The Los Angeles Rams are settling into their new city, and any trepidation about their franchise’s move is quickly losing out to excitement about their fresh start.
Their first few days in Southern California’s irresistibly pleasant weather have been pretty great, too.
“I woke up today and I looked outside, and California just smells good,” Johnson said. “It tastes good, you know?”
Exactly five months before their official return to the Coliseum, the Rams got together Monday for the first day of their official offseason workouts. They’re training west of Los Angeles in coastal Oxnard through June, using the residential hotel and attached complex that hosts the Dallas Cowboys’ annual training camp.
They’re also doing plenty of work off the field. Johnson and safety T.J. McDonald are among the California natives on the Rams’ roster serving as field guides while their teammates look for apartments, restaurants and clubs in their unfamiliar new home.
“Everybody has different questions,” said McDonald, the former USC Trojans star. “Some guys are from small towns or in the South, wondering if there’s movie stars going left and right or whatever. But I just told them, `This is really regular life. Just be yourself, be humble, show up to work like we do in St. Louis, and we’ll be all right.'”
Many Rams arrived over the last two weeks with not much knowledge of the area beyond a vague fear of LA’s legendary traffic, but they’re starting to see the possibilities.
Before the move, receiver Tavon Austin said his knowledge of Los Angeles was confined to one prominent local landmark: “Kobe Bryant.”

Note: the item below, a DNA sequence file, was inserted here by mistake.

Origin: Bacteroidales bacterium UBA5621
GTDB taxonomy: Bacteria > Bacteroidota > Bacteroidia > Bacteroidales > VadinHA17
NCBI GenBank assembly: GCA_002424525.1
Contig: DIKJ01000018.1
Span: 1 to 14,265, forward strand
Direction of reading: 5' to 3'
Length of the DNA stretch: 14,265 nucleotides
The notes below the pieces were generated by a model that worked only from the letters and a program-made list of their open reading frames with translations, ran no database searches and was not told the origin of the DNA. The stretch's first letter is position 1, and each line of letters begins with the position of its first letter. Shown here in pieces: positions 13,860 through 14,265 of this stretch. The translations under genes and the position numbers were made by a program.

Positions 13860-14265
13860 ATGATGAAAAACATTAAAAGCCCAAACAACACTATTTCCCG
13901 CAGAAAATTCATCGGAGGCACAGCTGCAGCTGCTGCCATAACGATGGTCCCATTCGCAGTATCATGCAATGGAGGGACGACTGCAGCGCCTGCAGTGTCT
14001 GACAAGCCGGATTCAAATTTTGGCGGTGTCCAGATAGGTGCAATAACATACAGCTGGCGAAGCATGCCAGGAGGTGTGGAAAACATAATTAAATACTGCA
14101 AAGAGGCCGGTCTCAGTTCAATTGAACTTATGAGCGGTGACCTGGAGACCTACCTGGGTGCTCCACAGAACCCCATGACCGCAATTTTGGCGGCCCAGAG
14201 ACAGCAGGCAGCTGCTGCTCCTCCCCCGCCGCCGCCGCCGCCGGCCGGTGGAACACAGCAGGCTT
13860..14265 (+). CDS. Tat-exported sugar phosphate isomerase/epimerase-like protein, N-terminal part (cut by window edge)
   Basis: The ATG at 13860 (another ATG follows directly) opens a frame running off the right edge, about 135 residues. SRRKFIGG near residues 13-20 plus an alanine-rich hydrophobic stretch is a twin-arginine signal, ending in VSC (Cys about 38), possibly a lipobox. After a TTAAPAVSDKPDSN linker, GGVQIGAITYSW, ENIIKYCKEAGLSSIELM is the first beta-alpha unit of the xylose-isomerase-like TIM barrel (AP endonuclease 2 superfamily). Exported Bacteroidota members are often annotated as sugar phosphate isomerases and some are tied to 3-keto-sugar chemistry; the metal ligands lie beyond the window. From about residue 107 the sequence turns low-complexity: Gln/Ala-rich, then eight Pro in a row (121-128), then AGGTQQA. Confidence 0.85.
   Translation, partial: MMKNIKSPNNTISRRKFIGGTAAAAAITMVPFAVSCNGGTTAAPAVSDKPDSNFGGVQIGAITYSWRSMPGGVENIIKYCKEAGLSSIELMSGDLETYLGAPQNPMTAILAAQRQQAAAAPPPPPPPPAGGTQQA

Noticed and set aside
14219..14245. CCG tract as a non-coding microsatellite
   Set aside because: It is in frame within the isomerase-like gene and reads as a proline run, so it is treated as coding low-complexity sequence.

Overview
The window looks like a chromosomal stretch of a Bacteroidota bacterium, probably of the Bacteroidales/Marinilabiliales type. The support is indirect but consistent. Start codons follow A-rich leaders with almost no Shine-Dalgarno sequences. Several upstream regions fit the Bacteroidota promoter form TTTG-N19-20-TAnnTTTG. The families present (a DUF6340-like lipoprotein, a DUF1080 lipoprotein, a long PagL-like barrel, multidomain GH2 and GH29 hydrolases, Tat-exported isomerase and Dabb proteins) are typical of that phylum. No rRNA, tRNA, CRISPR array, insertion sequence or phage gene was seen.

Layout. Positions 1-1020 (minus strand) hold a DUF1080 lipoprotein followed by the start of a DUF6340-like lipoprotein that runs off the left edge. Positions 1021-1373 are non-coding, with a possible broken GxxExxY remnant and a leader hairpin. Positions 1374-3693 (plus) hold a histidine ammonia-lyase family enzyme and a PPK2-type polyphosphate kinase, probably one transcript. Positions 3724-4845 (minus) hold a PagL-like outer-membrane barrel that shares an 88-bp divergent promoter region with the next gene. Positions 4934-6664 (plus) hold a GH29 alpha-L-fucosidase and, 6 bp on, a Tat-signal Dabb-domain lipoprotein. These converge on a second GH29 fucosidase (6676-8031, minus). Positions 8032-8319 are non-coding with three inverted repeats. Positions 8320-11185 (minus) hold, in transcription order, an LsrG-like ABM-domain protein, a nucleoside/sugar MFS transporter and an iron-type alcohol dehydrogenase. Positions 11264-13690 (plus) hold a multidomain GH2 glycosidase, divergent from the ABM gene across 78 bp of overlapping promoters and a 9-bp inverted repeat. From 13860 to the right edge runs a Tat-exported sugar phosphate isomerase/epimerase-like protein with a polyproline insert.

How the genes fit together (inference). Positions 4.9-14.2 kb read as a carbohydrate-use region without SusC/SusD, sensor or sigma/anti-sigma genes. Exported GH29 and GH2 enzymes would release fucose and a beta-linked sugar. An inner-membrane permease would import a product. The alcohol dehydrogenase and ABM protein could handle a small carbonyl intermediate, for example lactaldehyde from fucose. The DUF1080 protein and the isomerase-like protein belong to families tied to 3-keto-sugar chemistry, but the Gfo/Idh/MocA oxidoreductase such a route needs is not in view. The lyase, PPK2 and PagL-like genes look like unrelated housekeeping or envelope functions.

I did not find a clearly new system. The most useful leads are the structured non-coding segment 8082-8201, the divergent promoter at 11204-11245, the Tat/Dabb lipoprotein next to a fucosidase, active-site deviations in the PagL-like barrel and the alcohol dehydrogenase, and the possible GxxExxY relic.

Austin moved to California a few weeks before most of his teammates to settle in. So far, the speedy wideout thinks he’ll like it here.
“I came from Baltimore to West Virginia to St. Louis, so I never had great weather like this all year round,” Austin said. “That’s a plus. You can always be working out. I’m really thankful for it.”
Quinn’s wife is a Californian who went to college in Los Angeles, so he has more Golden State knowledge than most of his teammates.
“My only concern is really traffic,” Quinn said. “We have a responsibility to be somewhere at a certain time … so that can be stressful when you’re finding a place where you want to get settled. We’re trying to take that into account. You want to know how late you can get up and still be on time.”
The Cowboys’ summer home in Oxnard has two practice fields, tented workout facilities, an equipment room and ample space for meetings. Many Rams employees are working in Oxnard, but the team also has a temporary business office in Agoura Hills – still the far-west suburbs, but closer to the city.
The Rams will hold their own training camp at UC Irvine, well south of Los Angeles, in July after the Cowboys arrive in Oxnard. The Rams will move back to far-west Ventura County for the regular season, training out of a temporary complex at Cal Lutheran University in Thousand Oaks while the team figures out the site of its permanent training home.
While their palatial new stadium rises in Inglewood, they’ll spend Sundays for the next three years at the Coliseum, the venerable home of McDonald’s Trojans, two Olympics, the first Super Bowl and the Rams themselves from 1946-79.
“It’s going to be crazy,” McDonald said. “The last time I played there, I thought for sure was going to be my last time ever playing there. Guys who have played there, if you ask them, I guarantee it means something special to them just to be in the Coliseum. For me to be able to run out that tunnel again is kind of surreal, but I’ll be juiced when I get the opportunity.”
The Rams’ most prominent new teammate hasn’t arrived in Oxnard yet, because he won’t be chosen until the NFL draft next week. The Rams swung a trade last week to land the No. 1 pick, with general manager Les Snead and coach Jeff Fisher leaving little doubt they’ll select a quarterback.
“That’s Fish,” Johnson said of the Rams’ bold trade. “I trust his process. That first pick is hopefully going to come in and win us some games.”